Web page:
Interpretation of depression scale scores may indicate inaccurately that selective serotonin reuptake inhibitors (SSRIs) are not as effective for nonsevere depression, according to research published in Lancet Psychiatry. This contradicts previous reports that antidepressants are only effective in patients with severe depression. Such studies typically use disputed measures of improvement and are based on group-level rather than on patient-level data.
An item-based, patient-level, post-hoc analysis included data from 8262 adult patients with major depressive disorder who participated in completed acute-phase, placebo-controlled, industry-sponsored, Hamilton Depression Rating Scale (HDRS)-based trials of the SSRIs citalopram, paroxetine, or sertraline. Patient-level data were examined through item-based post-hoc analyses, which illuminated the effect of baseline severity of depression on treatment response. Researchers used the HDRS-17 sum score to demonstrate an overall parameter for depressive symptoms, and then performed a repeat analysis of a modified population using unidimensional reports from the Bech subscale (HDRS-6), with the remaining 11 HDRS (non-HDRA-6) items providing outcome measures of SSRI treatment efficacy.
The study group comprised 654 patients with nonsevere depression and 1377 with severe depression. Participants were treated with citalopram (n=744), paroxetine (n=2981), sertraline (n=1202), fluoxetine for the active-control group (n=754), or a placebo (n=2581).
On the HDRS-6 subscale, there was no difference between patients with severe or nonsevere depression with respect to SSRI-induced decrease in depressed mood and other symptoms. After excluding patients with extreme baseline values, a positive association was seen between severity and efficacy when looking at the HDRS-17 sum score. However, using the non-HDRA-6 sum score as an outcome measurement, a significant treatment response was seen in patients with severe depression, but no effect was seen in those with nonsevere depression. Results demonstrated that the majority of differences between these groups of patients was a result of these non-HDRA-6 symptoms.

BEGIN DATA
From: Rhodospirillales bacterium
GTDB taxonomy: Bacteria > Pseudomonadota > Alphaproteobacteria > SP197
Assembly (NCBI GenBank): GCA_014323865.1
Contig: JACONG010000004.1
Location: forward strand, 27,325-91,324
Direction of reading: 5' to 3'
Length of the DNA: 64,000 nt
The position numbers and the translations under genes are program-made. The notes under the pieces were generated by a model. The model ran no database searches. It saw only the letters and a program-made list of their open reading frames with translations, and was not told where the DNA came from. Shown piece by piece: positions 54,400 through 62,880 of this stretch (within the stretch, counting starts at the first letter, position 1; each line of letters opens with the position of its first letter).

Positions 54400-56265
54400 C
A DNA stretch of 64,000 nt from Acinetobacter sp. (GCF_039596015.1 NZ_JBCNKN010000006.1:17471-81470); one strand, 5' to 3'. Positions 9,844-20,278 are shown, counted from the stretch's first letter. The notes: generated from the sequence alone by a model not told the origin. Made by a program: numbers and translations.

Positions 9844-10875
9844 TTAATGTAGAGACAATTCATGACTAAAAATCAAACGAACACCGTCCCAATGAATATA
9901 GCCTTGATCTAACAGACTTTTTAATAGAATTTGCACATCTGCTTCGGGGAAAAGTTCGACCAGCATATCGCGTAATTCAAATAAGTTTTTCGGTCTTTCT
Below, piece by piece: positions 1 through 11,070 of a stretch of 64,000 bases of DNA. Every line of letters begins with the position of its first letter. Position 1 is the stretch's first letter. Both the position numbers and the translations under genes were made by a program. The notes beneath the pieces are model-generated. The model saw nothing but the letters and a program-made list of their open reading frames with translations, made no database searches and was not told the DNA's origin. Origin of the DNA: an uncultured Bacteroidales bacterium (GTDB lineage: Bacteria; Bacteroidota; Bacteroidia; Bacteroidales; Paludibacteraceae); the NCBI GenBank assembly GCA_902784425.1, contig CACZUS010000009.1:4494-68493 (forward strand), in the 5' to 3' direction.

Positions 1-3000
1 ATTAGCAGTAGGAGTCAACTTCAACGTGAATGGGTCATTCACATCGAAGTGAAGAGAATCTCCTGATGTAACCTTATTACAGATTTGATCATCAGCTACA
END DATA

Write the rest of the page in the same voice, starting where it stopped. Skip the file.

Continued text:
The study was limited by its lack of data on the effect of SSRIs on mild depression as well as a lack of data on the relationship between depression severity and doses.
Previous interpretations of inefficacy of SSRIs in patients with nonsevere depression may be the result of statistical rather than pharmacologic issues. Researchers stated, “The present analysis does not support limiting antidepressant treatment to patients with severe depression.
“These observations highlight the importance of reconsidering how depression rating scales are used to define depression severity and to assess treatment response. They also underline the importance of interpreting results from group-level meta-analyses with due caution,” they concluded.
Hieronymus F, Lisinski A, Nilsson S, Eriksson E. Influence of baseline severity on the effects of SSRIs in depression: an item-based, patient-level analysis [published online July 11, 2019]. Lancet Psychiatry. doi:10.1016/S2215-0366(19)30216-0